Barmer: Man rapes minor girl, aide films the act
Gurugram: Woman, 25, raped and beaten up by four
22-yr-old Nepali women ‘raped’ at Lucknow hotel, zero FIR lodged in Nagpur
Headlines such as these above are from the last 6 to 8 days from media outlets. Distressing, isn’t it? These are just a few of the many others listed.
There may be so many more out there that go unreported. Not to forget the brutal gangrape of the Dalit woman in Hathras on the 14th of September that left her paralyzed and eventually claimed her life.
And even in death, she was denied the dignity of a respectful cremation.
Back in 2012, it was the Nirbhaya gang-rape case that shocked the country where a 23-year-old physiotherapist was gang-raped and killed in a moving bus. 8 years down the line, nothing’s changed. Things have only gotten worse.
The National Crime Records Bureau’s (NCRB) ‘Crime in India’ 2019 report recorded a whopping 4,05,861 cases of crimes against women, with a total of 32,033 rape cases reported.
According to the same report, India recorded 88 rape cases in a day in 2019. In a country where women are worshipped as Goddesses, it is horrifying that every 16 minutes, there is a rape happening somewhere in India.
The fact that Uttar Pradesh, a place of great religious, spiritual, and political significance, being known as the Rape Capital of India is both disheartening and disgraceful.
One of the biggest fears we as women face every day while we are out of our homes, working or traveling late at night, is being raped.
As harsh as it sounds, this is the truth! Every time we find ourselves in a dark lonely alley or a deserted road at night, there is an instinct to keep looking over our shoulders for fear of being attacked.
They say men fear there’s a ghost in the dark. And women fear, it is men.
A woman is a life-giver. It is from her that life originates. She was created, not to be superior or a slave to man but as a companion.
But all she has been reduced to is an object for men to use as they please. In a land where female goddesses are worshipped, being a woman has become a curse.
India has become one of the most unsafe places for women, given the rape culture prevalent in the country.
Right from being schooled on how to dress, how to behave in public, to being slut-shamed for making bold dressing choices, having male friends, and staying out late at night, it is always, somehow, us women at fault for being raped.
We have somehow asked for it. Well, then what would you say when an 8-month-old infant is raped?
What about the woman in a sari or a burkha, where she’s covered from head to toe? What about marital rape? Were they asking for it too?
This rape culture stems from deep-rooted misogyny and patriarchal beliefs prevalent in our society. From time immemorial, women have been portrayed less like humans and more as objects to possess, use, and degrade.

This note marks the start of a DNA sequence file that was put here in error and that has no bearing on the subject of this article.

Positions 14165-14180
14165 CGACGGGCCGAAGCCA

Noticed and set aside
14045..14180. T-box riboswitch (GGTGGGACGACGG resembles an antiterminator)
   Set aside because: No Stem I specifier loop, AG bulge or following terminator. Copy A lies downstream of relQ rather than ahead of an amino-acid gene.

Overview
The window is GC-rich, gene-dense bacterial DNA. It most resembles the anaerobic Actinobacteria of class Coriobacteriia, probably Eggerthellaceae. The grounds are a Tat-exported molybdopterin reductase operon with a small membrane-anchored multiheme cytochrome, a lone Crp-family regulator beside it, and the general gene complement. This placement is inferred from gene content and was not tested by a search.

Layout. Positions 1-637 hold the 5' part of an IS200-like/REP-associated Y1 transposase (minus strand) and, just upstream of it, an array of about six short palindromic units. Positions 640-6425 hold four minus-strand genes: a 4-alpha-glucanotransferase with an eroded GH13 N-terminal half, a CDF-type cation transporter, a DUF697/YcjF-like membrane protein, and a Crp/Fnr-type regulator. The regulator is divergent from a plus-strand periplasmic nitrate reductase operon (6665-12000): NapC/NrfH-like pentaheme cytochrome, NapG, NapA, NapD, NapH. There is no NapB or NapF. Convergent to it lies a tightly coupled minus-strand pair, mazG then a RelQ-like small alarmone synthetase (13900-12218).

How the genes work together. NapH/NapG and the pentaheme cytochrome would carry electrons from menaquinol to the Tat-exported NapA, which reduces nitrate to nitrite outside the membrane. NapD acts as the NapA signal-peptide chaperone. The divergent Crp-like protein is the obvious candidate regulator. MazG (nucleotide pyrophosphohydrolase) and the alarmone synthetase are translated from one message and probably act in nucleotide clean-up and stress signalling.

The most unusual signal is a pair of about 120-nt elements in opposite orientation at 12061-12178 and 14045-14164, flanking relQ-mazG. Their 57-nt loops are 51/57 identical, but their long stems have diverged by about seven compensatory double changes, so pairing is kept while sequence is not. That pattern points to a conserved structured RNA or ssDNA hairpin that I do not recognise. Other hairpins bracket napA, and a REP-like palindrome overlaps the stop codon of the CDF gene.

Rapes have been a means of avenging family feuds and rejections with the attitude being that a women’s modesty is linked to her family’s honor.
Another major reason for this growing rape culture in India can be attributed to the objectification of women through media by way of misogynist lyrics and through the glorification and justification of violence, assault, and slut-shaming in movies.
Beti Bachao, Beti Padhao! Sounds fancy, doesn’t it? Pretty cool. What’s not cool though, is the fact that we had to come up with a slogan to protect the basic human rights of our daughters.
And yet still, this has not been able to deter any of those criminals from carrying out heinous acts of rapes and molestations, among others, against our women. Why is it that we need saving? What is it that we need to be saved from?
The Government needs to take serious responsibility for each and every rape or molestation case and these need to be dealt with severely.
Merely passing a law does not rid the Government of its responsibilities and duties. It took 8-years for the convicts of the Nirbhaya gang-rape case to be hanged.
The victim of the Unnao rape case was burned alive by 5 men, 2 of whom included the perpetrators of the act. The Hathras gang-rape victim was forcibly cremated before declaring that she wasn’t even raped!
Time and again justice has either been delayed or denied! We need stringent laws and harsher punishments to deal with such cases that are on the rise.
Being a woman myself, it pains me that my freedom is compromised to ensure my safety. Instead of telling our daughters that they are weak and need to be saved, why don’t we teach our sons how to behave?
It is high time we stop teaching our daughters that any crime against them is a consequence of their actions. We need to teach our sons that they are not entitled to assault or degrade a woman for their pleasure and satisfaction.
This needs to be part of discussions in schools, colleges, and public forums. Sexual harassment and sexually offensive jokes and conversations should be dealt with severely at academic institutions and workplaces.
We need to stop placing the onus of a woman’s safety on women themselves. In doing so, we will do away with the attitude that whatever happens to a woman is the result of her actions.
Political leaders and public figures who stand to influence a large number of people, young and old alike, need to stop with the victim-blaming and slut-shaming.
What is needed is a change in the mindset and attitude of people. Then and only then can we begin to look at a free India for women in the truest sense of the word.